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Pennsylvania seeks to legalize digital ID

Pennsylvania is the latest state pushing measures to ensure that Net users are, in fact, who they say they are.

Pennsylvania is the latest state pushing measures to ensure that Net users are, in fact, who they say they are.

Backed by Gov. Tom Ridge's administration, state Sen. Melissa Hart (R-Allegheny) introduced the Electronic Transaction Act to encourage the use of digital signatures, which industry regulators around the globe believe will bolster e-commerce.

Under most plans, digital signatures, which are secured by encryption and can be attached to emails and other digital documents, are handed out by a "certificate authority" that takes steps to verify a person's true identity.

Some authorities may require that an applicant show up in person, with a driver's license and other IDs, in order to get a signature. Others authorities, such as financial institutions, already have personally identifiable data on file and may give out certificates as an added service.

Pennsylvania, for one, joins 40 other states in drafting legislation to legitimize the technology, which help prove that a message or document has not been intercepted or altered. Arizona, Tennessee, Oregon, and Nebraska also pushed bills this month.

The Pennsylvania bill states that electronic records, signatures, contracts, and communication used for government or personal transactions are recognized as legal documents in the state.

"Instead of being prescriptive and approving certain types of electronic signatures, this legislation allows for more flexibility and remains technology neutral," Pennsylvania's secretary of administration, Thomas Paese, said in a statement.

The bill establishes basic criteria for the use of digital signatures. For example, the signatures may not be used for a living will or health care power of attorney.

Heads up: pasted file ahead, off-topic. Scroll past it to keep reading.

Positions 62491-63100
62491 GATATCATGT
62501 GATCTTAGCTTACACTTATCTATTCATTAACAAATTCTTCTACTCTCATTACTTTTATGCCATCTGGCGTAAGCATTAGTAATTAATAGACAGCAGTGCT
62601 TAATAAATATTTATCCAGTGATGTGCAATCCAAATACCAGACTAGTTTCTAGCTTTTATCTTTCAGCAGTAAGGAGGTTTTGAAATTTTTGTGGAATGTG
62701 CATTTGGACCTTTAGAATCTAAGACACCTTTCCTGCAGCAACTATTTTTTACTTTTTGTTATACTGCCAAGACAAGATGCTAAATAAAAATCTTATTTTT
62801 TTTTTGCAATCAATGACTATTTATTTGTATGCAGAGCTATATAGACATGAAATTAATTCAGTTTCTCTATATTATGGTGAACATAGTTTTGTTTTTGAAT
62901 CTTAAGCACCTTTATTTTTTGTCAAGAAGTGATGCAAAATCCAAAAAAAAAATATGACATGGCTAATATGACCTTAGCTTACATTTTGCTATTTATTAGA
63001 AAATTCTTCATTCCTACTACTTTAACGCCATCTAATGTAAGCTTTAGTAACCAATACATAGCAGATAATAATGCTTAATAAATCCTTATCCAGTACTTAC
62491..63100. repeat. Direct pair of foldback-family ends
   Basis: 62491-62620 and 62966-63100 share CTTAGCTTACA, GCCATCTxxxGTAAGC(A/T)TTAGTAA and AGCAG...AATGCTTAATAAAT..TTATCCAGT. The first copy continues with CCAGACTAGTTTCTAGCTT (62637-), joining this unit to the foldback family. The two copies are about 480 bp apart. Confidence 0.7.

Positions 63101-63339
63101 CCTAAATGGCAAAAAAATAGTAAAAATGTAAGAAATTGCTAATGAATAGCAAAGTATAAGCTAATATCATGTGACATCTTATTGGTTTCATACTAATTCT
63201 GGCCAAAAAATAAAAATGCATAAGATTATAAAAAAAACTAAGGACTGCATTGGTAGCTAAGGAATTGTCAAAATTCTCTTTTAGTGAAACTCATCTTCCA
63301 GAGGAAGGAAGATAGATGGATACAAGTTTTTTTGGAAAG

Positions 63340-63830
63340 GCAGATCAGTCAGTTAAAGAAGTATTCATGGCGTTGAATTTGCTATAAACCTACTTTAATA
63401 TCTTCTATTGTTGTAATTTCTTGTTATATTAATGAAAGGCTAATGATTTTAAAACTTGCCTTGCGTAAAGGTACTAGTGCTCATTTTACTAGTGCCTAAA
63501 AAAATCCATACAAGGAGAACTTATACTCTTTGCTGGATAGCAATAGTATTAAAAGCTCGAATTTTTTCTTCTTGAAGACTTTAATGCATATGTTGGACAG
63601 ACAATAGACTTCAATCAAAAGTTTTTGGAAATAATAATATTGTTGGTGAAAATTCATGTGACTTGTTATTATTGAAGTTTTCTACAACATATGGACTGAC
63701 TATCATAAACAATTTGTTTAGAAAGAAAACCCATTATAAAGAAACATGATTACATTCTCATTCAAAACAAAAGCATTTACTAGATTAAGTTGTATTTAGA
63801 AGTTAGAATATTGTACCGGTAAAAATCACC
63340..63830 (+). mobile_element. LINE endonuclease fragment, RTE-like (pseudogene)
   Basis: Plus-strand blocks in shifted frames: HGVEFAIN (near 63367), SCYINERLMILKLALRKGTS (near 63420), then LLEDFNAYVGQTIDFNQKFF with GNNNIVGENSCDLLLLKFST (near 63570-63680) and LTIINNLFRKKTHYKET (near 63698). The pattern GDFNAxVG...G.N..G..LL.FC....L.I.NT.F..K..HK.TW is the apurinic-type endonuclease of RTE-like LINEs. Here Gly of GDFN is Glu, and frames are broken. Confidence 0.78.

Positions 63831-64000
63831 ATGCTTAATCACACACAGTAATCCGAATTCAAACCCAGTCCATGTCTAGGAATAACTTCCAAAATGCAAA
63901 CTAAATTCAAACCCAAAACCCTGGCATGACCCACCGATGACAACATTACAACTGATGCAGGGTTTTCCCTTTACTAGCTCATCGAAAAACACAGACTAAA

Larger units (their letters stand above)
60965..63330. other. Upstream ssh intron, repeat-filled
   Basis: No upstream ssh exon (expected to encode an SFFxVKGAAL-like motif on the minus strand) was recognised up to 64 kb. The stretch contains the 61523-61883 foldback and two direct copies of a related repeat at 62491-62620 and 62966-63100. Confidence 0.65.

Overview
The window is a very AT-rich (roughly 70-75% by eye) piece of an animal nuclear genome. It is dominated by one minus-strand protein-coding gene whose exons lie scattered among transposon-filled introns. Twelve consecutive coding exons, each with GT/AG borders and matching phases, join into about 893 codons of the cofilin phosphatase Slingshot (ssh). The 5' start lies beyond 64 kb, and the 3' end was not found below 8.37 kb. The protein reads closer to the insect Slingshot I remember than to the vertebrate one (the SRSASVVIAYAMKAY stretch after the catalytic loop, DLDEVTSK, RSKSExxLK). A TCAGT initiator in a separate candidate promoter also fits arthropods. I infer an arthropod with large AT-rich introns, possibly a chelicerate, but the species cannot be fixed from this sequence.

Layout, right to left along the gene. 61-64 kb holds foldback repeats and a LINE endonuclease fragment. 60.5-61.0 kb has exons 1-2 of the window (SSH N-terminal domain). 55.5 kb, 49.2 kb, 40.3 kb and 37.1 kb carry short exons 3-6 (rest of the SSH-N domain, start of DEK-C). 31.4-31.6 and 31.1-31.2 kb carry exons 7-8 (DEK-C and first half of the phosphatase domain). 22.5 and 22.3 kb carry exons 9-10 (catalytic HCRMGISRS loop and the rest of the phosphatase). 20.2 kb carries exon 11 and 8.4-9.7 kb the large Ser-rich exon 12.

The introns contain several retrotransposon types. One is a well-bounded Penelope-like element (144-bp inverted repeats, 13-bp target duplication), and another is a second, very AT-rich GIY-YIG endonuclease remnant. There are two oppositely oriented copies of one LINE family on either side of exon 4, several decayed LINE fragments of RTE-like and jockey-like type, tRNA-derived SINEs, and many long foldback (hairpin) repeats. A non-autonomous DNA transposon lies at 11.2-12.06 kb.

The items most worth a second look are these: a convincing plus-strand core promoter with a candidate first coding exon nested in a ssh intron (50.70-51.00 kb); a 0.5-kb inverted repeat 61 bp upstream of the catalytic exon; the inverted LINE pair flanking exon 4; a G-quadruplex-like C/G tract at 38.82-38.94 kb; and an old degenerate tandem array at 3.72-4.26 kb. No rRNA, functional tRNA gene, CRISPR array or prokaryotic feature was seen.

The act also states that the secretary of state will set standards to certify digital signature houses to ensure that they secure the personal information they collect.

But worldwide, the legality and reliability of the nascent technology varies.

For example, the U.N. Commission on International Trade Law has drafted uniform digital signature legislation, but delegates are still wrangling over the ID-checking standards and whether certificate authority should be held liable for giving out a signature to an imposter who uses it to commit fraud in someone else's name.

Last October, President Clinton also signed Sen. Spencer Abraham's (R-Michigan) Government Paperwork Elimination Act to mandate that U.S. agencies accept forms signed with digital signatures. Sen. Patrick Leahy (D-Vermont) submitted a bill this session to provide individuals with access to their health records, and that requires institutions to accept written requests verified by digital signatures.

Despite the variation in digital signature plans, most policymakers see them as a critical factor in developing e-commerce and streamlining government.

"Pennsylvania simply cannot afford to fall behind when it comes to e-commerce," Sam McCullough, the state's community and economic development secretary, said in a statement. "If we commit today to high technology and electronic commerce, we will be rewarded tomorrow with more good, family-sustaining jobs for Pennsylvanians. Sen. Hart's legislation does that."